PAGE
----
75 YEARS AGO - 1943
April 3 - 9
Renovations at the new U.S.O. Club at 14 S. Main St. will start Monday morning. Carl E. Copeland, general manager of Henry P. Moses Housing Co., has received the necessary priorities for building material, and …
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Renovations at the new U.S.O. Club at 14 S. Main St. will start Monday morning. Carl E. Copeland, general manager of Henry P. Moses Housing Co., has received the necessary priorities for building material, and his men will report for work Monday. Director Joe Stritter said that in addition to utilizing the first floor and balconies, the second floor would be transformed into a game room.
• Sumter High School will definitely be without a baseball team this year, according to Coach Johnnie Mc Millan, and the school will feature intramural sports for the remainder of the school term. Coach McMillan said that plans were continuing for a full football slate for next fall.
• The annual Boy Scout Father and Son banquet was held at the YWCA, with the awarding of Eagle Scout badges to Charles Nabors and Richard Moses the feature part of the program. Scout officials of the Pee Dee Area Council, local Scout leaders and Scoutmasters attended the dinner, which was served on the second floor of the YWCA building. John J. Riley delighted the audience with his speech stressing the importance of the father and son relationship and said, "it is the finest corporation on earth, and should never be broken up."
• Now is the time, ladies. If you join the Marine Corps you will be getting in on the ground floor of the women leatherneck organization and you will have an excellent chance of obtaining a rating in short order. Capt. H.T. Bredenberg, woman Marine procurement officer, stressed today. It is possible to become a corporal or a sergeant even before finishing the preliminary six-week indoctrination course. The pay will be same as that of male Marines of corresponding rank. As a private your pay and expense allowances will come to $132.50 a month.
• Patrons of the local theatres have added $700.34 to the Red Cross War Fund drive, director F.E. Gibson announced today. The money was turned over to him this morning by K.E. Ward, theatres manager, who made the collections in cooperation with the War Activities Committee of the national motion picture industry.
• Four bills by the Sumter House delegation to provide a schedule of fees for the clerk of court of Sumter County; to create a Sumter County Board of Health and county health department; provide for closing county offices a half-day during the summer, and the Sumter County deficiency appropriations bill were sent to the senate today by the house.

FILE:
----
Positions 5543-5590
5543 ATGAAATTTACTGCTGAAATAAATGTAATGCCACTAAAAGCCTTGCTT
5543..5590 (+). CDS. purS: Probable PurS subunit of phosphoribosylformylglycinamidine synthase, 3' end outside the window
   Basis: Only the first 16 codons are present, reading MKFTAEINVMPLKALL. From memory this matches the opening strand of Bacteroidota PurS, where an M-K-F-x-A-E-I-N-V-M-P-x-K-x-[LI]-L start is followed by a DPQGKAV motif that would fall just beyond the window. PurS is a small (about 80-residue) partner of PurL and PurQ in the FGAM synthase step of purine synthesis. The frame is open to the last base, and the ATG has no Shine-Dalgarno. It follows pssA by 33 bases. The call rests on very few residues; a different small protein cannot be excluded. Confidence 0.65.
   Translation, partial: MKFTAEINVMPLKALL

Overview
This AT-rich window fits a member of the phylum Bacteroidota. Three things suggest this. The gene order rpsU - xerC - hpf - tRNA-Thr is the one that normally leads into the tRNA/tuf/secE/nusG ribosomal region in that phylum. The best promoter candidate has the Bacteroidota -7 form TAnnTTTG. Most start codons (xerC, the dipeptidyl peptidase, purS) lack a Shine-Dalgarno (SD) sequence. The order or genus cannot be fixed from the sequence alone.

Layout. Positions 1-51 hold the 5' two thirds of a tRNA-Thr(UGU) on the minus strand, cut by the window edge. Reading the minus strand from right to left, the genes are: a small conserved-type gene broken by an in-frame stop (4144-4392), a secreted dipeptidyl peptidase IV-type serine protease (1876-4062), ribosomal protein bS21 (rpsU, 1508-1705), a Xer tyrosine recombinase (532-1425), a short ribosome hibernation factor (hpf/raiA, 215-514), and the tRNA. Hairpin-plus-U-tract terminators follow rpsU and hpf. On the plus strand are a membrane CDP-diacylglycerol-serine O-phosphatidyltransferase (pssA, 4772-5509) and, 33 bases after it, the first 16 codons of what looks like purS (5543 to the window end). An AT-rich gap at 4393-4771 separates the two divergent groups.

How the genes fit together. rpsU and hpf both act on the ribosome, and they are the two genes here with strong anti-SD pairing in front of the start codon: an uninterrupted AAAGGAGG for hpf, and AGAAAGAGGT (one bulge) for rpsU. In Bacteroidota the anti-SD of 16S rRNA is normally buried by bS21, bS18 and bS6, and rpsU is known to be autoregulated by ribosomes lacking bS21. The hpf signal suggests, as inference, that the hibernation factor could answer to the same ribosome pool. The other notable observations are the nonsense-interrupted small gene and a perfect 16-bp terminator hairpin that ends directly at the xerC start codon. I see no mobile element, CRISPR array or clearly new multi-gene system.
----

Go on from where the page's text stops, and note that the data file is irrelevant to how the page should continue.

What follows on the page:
50 YEARS AGO - 1967
Dec. 3 - 10
Sylvia Fornter assumed her duties as assistant extension home economist, according to T.O. Bowen, Sumter County agent. The new agent, who replaces Mrs. Patricia Lee, comes to the position from Carolina Power & Light Co., where she served as home service representative for the Sumter area.
• Bert Lahr, the beloved Cowardly Lion of "The Wizard of Oz" and veteran of countless stage and movie roles, died at age 72. Lahr's death at Columbia Presbyterian Medical Center was attributed to a massive internal hemorrhage. He had been under treatment for a back ailment and pneumonia.
• Registrations are being accepted to take the National Engineering Aptitude Search test, according to Miss Ethel Burnett, Edmunds High School assistant principal. Students in grades nine through 12 are eligible to register with their homeroom teachers for the test, sponsored by the Junior Engineering Technical Society.
• A joint meeting of the Sumter County Board of Commissioners and the Legislative Delegation was held at the courthouse to hear a request from Dr. E. Alex Heise, medical director of the Sumter County Health Department, for funds to aid in expanding the current health department to approximately twice its current size.
• Recording on film the everyday occurrences in the life of a man as active as Sumter County Sheriff I. Byrd Parnell is a pretty demanding assignment, but freelance photographer Bob Adelman arrived in Sumter with all of the gusto the task requires. On assignment of the Saturday Evening Post, Adelman, who hails from New York City, will be following Sheriff Parnell on investigations, hunting trips and any other excursions that might develop until the middle of the week.
• Sumter's Jimmy Trembley turned in a fine performance here in the annual Shrine Bowl game which pits the South Carolina High School All-Stars against those from North Carolina. The 6-2, 205-pounder helped lead the Sandlappers to their 27-21 upset victory.
• Sparked by scoring and rebounding of Pete Atkinson and Ray Morris, East Clarendon's Wolverines captured their second straight basketball victory of the season by stunning Class C power Olanta, 57-49.
• Furman, enjoying a 10-point advantage at halftime, had to survive a furious Mayewood rally in the third quarter before the Indians could claim their second win of the season with a narrow 49-46 conquest of the Rebels.
• Maj. Gen. George L. Mabry Jr., commanding general of the Combat Developments Command Experimentation Command, has been assigned to US Army Europe.
• People will come to Sumter to see what is being done for handicapped students in South Carolina's public schools, predicts Dr. Dill D. Beckman, director of the State Vocational Rehabilitation Department. He holds up the Sumter project as a model. There are 15 similar cooperative ventures between the Vocational Rehabilitation Department and public schools.